The method of finite differences can sometimes be used to guess a
formula *f*(*n*) (but not to prove it). The way I am about to
describe it requires that the values of *f*(*n*) be given for
integer values of *n* beginning with *n*=0 (rather than 1).
Let's use the example of guessing the formula for the sum of the
cubes of the first *n* positive integers. We calculate a few
values:

and then arrange them in a row. Then we build a difference table beneath them by subtraction:

We continue generating rows by this process
until it appears that we get a row of 0's. This does not always
happen, but when it does, we can build a polynomial formula for
*f*(*n*). Using the first entries in each row, multiply the first entry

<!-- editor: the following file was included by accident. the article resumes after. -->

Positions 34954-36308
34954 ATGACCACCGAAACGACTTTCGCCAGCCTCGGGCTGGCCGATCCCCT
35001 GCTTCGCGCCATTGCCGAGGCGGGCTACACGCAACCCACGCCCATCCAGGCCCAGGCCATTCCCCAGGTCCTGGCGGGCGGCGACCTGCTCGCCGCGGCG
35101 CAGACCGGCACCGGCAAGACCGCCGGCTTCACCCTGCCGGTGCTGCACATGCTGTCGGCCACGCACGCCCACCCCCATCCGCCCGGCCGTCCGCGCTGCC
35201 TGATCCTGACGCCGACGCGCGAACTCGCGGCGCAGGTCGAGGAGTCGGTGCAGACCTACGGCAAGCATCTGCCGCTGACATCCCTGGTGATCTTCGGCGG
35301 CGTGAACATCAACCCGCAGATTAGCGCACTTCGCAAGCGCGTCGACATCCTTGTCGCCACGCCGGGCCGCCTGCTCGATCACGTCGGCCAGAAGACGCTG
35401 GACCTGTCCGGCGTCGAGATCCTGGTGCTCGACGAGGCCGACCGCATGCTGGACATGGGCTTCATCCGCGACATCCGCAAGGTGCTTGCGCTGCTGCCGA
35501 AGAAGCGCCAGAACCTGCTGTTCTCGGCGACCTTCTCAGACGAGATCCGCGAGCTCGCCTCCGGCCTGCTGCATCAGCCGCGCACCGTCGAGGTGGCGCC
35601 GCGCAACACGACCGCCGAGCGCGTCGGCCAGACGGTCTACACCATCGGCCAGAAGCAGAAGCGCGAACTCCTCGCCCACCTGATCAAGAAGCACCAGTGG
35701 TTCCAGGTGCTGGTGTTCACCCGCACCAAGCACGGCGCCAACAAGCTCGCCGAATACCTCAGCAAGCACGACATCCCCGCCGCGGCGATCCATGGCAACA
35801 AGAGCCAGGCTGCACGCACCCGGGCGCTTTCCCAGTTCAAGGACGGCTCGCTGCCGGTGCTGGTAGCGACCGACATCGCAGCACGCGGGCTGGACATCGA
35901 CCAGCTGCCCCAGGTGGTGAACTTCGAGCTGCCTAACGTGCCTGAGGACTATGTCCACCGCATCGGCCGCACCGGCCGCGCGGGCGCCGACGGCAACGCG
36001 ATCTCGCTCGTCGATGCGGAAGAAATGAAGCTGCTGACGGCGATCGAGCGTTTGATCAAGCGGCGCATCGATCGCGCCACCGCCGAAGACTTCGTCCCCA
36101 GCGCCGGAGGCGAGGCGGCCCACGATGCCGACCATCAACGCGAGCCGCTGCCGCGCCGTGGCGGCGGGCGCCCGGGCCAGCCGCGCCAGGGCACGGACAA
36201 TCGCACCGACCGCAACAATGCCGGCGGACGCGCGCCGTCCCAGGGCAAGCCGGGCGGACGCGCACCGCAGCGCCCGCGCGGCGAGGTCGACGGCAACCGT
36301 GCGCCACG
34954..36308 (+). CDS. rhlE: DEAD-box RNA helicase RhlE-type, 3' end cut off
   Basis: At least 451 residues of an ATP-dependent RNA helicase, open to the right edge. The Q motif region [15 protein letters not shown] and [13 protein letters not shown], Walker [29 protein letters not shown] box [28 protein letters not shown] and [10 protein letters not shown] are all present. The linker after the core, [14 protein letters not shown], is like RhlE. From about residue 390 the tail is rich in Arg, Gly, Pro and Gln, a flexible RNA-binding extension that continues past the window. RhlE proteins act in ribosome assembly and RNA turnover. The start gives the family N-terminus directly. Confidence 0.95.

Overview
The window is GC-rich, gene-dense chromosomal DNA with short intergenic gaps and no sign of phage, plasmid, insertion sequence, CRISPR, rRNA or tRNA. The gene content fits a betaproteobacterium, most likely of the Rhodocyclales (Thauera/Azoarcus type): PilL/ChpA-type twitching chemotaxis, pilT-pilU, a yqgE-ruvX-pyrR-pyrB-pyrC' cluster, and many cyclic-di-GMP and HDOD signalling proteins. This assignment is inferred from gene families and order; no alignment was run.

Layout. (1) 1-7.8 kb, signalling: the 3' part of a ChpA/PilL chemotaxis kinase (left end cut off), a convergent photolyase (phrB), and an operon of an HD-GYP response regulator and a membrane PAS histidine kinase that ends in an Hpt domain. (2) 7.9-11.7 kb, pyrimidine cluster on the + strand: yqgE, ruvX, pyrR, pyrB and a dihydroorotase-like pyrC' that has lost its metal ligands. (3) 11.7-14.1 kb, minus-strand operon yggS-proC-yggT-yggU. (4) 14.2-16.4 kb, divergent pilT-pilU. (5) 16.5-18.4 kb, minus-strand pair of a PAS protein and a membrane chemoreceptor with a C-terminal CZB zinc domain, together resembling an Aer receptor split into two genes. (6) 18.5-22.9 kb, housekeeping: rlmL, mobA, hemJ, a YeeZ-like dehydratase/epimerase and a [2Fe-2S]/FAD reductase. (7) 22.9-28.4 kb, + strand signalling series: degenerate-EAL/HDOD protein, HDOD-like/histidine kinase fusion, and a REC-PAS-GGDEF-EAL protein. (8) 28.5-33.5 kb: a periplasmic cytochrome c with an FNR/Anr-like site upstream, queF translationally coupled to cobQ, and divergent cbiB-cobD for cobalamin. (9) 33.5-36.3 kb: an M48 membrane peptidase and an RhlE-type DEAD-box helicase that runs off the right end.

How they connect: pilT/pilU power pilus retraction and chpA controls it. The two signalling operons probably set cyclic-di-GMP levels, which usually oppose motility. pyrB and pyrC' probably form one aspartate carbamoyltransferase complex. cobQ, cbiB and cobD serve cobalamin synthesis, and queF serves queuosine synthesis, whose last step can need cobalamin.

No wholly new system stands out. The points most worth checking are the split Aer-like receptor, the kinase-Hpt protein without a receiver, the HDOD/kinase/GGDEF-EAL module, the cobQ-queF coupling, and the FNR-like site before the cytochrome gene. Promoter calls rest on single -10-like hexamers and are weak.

of the first row by
1/0!, the first entry of the second row by *n*/1!,
the first entry of the third row by *n*(*n*-1)/2!,
the first entry of the fourth row by *n*(*n*-1)(*n*-2)/3!,
the first entry of the fifth row by
*n*(*n*-1)(*n*-2)(*n*-3)/4!, etc., and then add the
results. (Remember that 0! is defined to be 1.)
In our example, we get

which simplifies (you try it!) to

At this point we
have *not* proved that this formula is correct, but at
least we have a good guess for the formula, and we can try to
prove it, e.g., by induction.

Wed Apr 21 08:17:28 EDT 1999